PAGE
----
| July/August 1974

  • Bert Johnson
    Our Iron-Man of the Month - Bert Johnson
  • ''Windmill'' engine'
    Center picture shows his ''Windmill'' engine.
  • Bert Johnson
    Courtesy of Joe Fahnestock, 1819 LeFeure Road, Troy, Ohio 45373
    Joe Fahnestock

  • Bert Johnson
  • ''Windmill'' engine'
  • Bert Johnson

Union City, Indiana

Bert Johnson the very sound of the name suggests steam engines 'n threshing. Tall 'n slim, the better to slip into his overalls and climb aboard an engine deck, his long, thin fingers fitting the throttle and yanking the whistle cord with utmost ease. What a physique divinely designed, no less, minus pot-belly and external flab which prevents most engineers half his age from dodging fly-wheels and valve-gear when oiling up and/or popping into firebox doors for the job of re-fluing.

And yet the sparkle of the eye, the kindly, dignified features and condescending aura that endears him to all reveals a demeanor more human than mere engines. In other words, Bert Johnson, the nonegenarian, not only loves engines like people, but is dedicated to the needs of his community and its welfare like the great soul he is.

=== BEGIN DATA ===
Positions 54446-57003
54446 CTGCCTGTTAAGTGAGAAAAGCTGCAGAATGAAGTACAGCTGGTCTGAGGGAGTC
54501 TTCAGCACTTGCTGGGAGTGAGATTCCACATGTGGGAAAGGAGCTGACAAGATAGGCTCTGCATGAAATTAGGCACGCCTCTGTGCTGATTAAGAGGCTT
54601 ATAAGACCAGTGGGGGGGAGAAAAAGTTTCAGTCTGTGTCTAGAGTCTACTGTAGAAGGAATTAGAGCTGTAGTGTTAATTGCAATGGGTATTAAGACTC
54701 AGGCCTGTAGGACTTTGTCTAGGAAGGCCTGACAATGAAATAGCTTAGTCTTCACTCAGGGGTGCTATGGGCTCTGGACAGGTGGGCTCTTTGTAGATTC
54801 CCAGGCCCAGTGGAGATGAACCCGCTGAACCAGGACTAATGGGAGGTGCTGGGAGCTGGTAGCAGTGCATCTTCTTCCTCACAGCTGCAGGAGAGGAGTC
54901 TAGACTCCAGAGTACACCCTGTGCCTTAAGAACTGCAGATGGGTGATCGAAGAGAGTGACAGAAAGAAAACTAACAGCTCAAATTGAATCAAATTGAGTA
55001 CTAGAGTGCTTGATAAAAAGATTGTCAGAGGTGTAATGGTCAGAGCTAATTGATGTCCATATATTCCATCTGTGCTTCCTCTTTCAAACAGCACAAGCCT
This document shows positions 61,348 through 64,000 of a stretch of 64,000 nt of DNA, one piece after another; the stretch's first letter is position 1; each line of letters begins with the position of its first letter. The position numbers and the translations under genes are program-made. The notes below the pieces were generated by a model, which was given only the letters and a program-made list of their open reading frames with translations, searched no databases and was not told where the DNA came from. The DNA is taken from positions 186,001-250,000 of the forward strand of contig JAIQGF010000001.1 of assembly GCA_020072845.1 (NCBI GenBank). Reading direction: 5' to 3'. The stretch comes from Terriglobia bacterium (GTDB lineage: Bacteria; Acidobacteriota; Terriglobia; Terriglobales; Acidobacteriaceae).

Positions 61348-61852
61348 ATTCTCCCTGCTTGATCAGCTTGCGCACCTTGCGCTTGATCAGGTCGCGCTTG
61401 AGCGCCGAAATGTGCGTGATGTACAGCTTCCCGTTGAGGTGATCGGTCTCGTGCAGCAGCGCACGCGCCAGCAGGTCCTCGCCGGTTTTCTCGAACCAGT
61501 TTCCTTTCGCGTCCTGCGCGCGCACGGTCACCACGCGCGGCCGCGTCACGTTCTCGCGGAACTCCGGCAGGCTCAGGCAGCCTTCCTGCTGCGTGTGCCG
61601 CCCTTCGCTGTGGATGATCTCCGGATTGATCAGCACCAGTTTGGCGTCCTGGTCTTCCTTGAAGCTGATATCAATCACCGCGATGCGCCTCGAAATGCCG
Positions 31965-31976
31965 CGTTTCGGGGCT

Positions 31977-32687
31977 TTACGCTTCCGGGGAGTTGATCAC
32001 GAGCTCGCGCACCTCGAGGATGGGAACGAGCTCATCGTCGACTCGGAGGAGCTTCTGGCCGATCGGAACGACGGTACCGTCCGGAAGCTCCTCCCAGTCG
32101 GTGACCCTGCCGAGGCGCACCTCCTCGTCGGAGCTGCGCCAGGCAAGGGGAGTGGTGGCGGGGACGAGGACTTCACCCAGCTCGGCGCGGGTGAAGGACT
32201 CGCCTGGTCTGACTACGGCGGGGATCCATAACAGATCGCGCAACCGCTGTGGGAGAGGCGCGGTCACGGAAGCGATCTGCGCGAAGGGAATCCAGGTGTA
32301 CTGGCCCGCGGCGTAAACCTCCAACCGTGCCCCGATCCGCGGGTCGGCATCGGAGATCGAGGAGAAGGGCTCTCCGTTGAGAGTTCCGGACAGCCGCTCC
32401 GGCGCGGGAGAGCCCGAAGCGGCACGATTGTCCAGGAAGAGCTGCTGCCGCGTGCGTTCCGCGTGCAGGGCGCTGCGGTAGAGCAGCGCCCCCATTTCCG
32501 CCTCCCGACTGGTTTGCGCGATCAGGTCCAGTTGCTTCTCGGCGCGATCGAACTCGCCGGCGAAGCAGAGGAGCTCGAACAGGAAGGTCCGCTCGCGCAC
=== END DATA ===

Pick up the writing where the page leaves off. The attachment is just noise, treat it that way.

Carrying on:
Though, in my knowledge, I've never met Bert Johnson, I felt I knew him the moment I saw his picture. For he personifies the rare qualities of dignity and stature we most admire among engine men, Kentucky's Forrest Cunningham notwithstanding. Yes there are enginemen and enginemen all with outstanding conduct and performance and the high character that exudes from laboring with steam engines. And then we have those who tower, like pillars, above the rest.

It was back in 1904, at the age of twenty-one, when Bert Johnson struck out as a young man in his very first business venture which was to become his life's work. With his first rig a 13-horsepower Garr Scott engine, a hand-fed separator and an independent stacker, young Johnson was already in the steam threshing business. In his first year of adulthood he felt the importance of being sought after and depended upon by other farmers for the final processing of their crops from field to bin.

'At one time I owned eight complete threshing rigs and furnished power for four others,' recollects Bert. 'I could stand on an engine and, looking around at all the black puffs of smoke, I knew they were all mine. Even though it kept me hopping from morning 'til night, keeping the engines in repair, the separators running, and the crews in the fields, I guess I can say those were the happiest years of my life.'


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